The Elm Café at Montreal and Charles streets (long a local landmark as Laverne's Laundry and various groceries before that), will display more portraits together with captions providing information about the people they portray, collected from oral history interviews and other archival sources.

“Through these photographs our participants are providing information that isn’t available in any other way,” says Dr. Murray. “They are opening their doors to us and letting us peek into the history of their families. The photos share stories of stressful times for these working class communities and also show the fun side of their lives.”

A map of the locations of the photographs is available on the Facing the Street website. The Elm Café is open 7 am to 5 pm Tuesday to Friday and 8 am to 3 pm on Saturday and Sunday. The exhibit runs until June 30. Mr. Miner and Dr. Murray are giving a curator talk at Kingston City Hall (Memorial Hall) on June 26 at 3 pm.

Spring Convocation 2018 - Day 2

Honorary degree conferred upon Isabel Bassett as three ceremonies are hosted at Grant Hall.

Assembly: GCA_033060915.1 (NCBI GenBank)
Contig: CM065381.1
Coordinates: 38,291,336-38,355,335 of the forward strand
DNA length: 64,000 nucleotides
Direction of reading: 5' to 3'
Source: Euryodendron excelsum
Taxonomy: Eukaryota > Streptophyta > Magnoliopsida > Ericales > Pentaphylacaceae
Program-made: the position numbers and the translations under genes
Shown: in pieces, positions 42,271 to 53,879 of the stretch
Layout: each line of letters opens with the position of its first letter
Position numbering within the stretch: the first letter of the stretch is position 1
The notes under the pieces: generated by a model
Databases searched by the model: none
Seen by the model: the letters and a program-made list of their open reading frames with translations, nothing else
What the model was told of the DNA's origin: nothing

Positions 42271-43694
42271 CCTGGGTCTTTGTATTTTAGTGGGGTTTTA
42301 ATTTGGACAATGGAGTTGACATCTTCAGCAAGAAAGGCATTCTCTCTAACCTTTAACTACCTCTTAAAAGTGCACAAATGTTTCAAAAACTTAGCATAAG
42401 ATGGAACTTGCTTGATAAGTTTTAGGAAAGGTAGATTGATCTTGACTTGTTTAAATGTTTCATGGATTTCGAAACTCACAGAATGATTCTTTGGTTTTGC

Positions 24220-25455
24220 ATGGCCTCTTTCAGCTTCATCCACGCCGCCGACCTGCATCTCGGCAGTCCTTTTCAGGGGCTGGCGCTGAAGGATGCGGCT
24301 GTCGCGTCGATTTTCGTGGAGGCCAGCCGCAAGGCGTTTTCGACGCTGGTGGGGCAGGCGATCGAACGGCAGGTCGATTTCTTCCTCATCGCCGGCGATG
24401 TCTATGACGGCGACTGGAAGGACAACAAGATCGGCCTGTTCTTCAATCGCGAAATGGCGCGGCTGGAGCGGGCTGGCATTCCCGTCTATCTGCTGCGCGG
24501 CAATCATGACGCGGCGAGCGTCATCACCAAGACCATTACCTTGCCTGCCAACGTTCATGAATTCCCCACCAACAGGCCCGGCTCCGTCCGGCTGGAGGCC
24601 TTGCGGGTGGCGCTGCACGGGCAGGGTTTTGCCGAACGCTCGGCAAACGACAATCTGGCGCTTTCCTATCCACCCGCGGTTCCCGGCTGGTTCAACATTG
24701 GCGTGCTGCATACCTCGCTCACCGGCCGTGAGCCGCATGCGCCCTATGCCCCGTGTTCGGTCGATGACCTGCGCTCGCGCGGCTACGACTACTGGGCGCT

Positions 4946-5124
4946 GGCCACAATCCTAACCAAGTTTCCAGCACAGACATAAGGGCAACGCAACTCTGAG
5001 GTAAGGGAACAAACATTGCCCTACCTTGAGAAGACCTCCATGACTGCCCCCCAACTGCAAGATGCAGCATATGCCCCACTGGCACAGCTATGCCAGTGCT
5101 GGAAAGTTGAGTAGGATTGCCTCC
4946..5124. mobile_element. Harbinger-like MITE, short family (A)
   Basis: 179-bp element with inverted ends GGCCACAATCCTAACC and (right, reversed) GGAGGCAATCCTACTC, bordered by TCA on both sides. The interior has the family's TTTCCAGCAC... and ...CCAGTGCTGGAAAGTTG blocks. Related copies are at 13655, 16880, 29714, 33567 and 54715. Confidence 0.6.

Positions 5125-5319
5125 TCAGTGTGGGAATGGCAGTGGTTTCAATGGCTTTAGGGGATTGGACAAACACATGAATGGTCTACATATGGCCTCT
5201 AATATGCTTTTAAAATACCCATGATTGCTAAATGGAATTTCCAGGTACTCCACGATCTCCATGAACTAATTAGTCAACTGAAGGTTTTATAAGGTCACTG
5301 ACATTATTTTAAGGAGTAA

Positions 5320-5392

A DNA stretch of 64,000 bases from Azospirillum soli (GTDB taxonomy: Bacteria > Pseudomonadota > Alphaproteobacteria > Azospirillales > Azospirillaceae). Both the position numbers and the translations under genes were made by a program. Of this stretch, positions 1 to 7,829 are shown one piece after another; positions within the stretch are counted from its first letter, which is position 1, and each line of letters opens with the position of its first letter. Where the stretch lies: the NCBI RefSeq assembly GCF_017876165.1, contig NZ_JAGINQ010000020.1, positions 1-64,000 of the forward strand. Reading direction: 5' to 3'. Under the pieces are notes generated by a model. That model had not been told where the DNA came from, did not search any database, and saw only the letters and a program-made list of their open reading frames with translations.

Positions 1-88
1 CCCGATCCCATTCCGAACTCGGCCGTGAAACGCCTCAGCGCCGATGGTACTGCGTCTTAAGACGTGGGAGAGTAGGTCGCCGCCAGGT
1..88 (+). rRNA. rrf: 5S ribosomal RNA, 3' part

• Molly Raffan, is hugged by her father James Raffan
    Molly Raffan, a graduate of the Professional Master of Education program, is hugged by her father James Raffan, a former professor at Queen's. (University Communications)
  • MBA wave
    A graduate of the Master of Business Administration program waves as she is hooded during the morning Spring Convocation ceremony on Friday, May 25. (University Communications)
  • Russell Evans and Daniel Woolf
    Principal and Vice-Chancellor Daniel Woolf shakes hands with Russell Evans after he received his PhD in Management during Friday morning's Convocation ceremony. (University Communications)
  • A Master of Business Administration graduate and Chancellor Jim Leech.
    A Master of Business Administration graduate points out her family as she is congratulated by Chancellor Jim Leech. (University Communications)
  • Video with cellphone
    A family member takes a quick photo from the balcony of Grant Hall during the afternoon convocation ceremony Friday at Grant Hall. (University Communications)
  • A pair of graduates from the Smith School of Business Master of Business Administration program are hooded
    A pair of graduates from the Smith School of Business Master of Business Administration program are hooded Friday at Grant Hall. (University Communications)
  • Isabel Bassett, Honorary degree recipient
    Isabel Bassett speaks to the gathered graduates after receiving an honorary degree from Queen's during the fifth ceremony of convocation. (University Communications)
  • Ashley Keays, Master of Public Administration
    Ashley Keays, a graduate of the Master of Public Administration program, receives a blanket from Laura Maracle, Aboriginal Cultural Safety Coordinator at the Four Directions Aboriginal Student Centre. (University Communications)